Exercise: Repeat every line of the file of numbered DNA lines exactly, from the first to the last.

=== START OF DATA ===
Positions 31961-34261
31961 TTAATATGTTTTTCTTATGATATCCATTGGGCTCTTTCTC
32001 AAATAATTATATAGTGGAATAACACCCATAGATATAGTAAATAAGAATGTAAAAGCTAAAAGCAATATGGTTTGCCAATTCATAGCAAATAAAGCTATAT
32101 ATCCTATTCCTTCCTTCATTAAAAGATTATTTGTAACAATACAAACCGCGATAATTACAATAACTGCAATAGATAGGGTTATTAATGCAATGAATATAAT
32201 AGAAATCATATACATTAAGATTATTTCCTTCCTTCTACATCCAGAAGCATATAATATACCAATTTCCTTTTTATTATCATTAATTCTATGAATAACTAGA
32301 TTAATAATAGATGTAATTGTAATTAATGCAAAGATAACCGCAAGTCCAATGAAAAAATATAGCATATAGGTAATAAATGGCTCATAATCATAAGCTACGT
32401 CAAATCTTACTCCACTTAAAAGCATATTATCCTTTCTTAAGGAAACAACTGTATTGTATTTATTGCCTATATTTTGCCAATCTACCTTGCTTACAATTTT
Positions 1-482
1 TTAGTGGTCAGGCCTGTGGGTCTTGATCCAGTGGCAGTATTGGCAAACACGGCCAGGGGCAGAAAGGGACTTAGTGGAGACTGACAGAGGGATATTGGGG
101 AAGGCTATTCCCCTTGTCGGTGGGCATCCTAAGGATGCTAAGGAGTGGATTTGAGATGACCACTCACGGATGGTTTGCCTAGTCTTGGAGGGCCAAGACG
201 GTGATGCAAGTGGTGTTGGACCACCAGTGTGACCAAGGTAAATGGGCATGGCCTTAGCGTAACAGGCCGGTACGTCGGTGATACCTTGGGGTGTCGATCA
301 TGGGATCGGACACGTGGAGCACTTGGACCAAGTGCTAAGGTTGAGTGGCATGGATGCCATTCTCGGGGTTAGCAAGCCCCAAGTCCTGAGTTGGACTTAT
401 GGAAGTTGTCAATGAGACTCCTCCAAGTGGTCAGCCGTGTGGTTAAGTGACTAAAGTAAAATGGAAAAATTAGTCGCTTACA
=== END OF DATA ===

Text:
Positions 31961-34261
31961 TTAATATGTTTTTCTTATGATATCCATTGGGCTCTTTCTC
32001 AAATAATTATATAGTGGAATAACACCCATAGATATAGTAAATAAGAATGTAAAAGCTAAAAGCAATATGGTTTGCCAATTCATAGCAAATAAAGCTATAT
32101 ATCCTATTCCTTCCTTCATTAAAAGATTATTTGTAACAATACAAACCGCGATAATTACAATAACTGCAATAGATAGGGTTATTAATGCAATGAATATAAT
32201 AGAAATCATATACATTAAGATTATTTCCTTCCTTCTACATCCAGAAGCATATAATATACCAATTTCCTTTTTATTATCATTAATTCTATGAATAACTAGA
32301 TTAATAATAGATGTAATTGTAATTAATGCAAAGATAACCGCAAGTCCAATGAAAAAATATAGCATATAGGTAATAAATGGCTCATAATCATAAGCTACGT
32401 CAAATCTTACTCCACTTAAAAGCATATTATCCTTTCTTAAGGAAACAACTGTATTGTATTTATTGCCTATATTTTGCCAATCTACCTTGCTTACAATTTT
Positions 1-482
1 TTAGTGGTCAGGCCTGTGGGTCTTGATCCAGTGGCAGTATTGGCAAACACGGCCAGGGGCAGAAAGGGACTTAGTGGAGACTGACAGAGGGATATTGGGG
101 AAGGCTATTCCCCTTGTCGGTGGGCATCCTAAGGATGCTAAGGAGTGGATTTGAGATGACCACTCACGGATGGTTTGCCTAGTCTTGGAGGGCCAAGACG
201 GTGATGCAAGTGGTGTTGGACCACCAGTGTGACCAAGGTAAATGGGCATGGCCTTAGCGTAACAGGCCGGTACGTCGGTGATACCTTGGGGTGTCGATCA
301 TGGGATCGGACACGTGGAGCACTTGGACCAAGTGCTAAGGTTGAGTGGCATGGATGCCATTCTCGGGGTTAGCAAGCCCCAAGTCCTGAGTTGGACTTAT
401 GGAAGTTGTCAATGAGACTCCTCCAAGTGGTCAGCCGTGTGGTTAAGTGACTAAAGTAAAATGGAAAAATTAGTCGCTTACA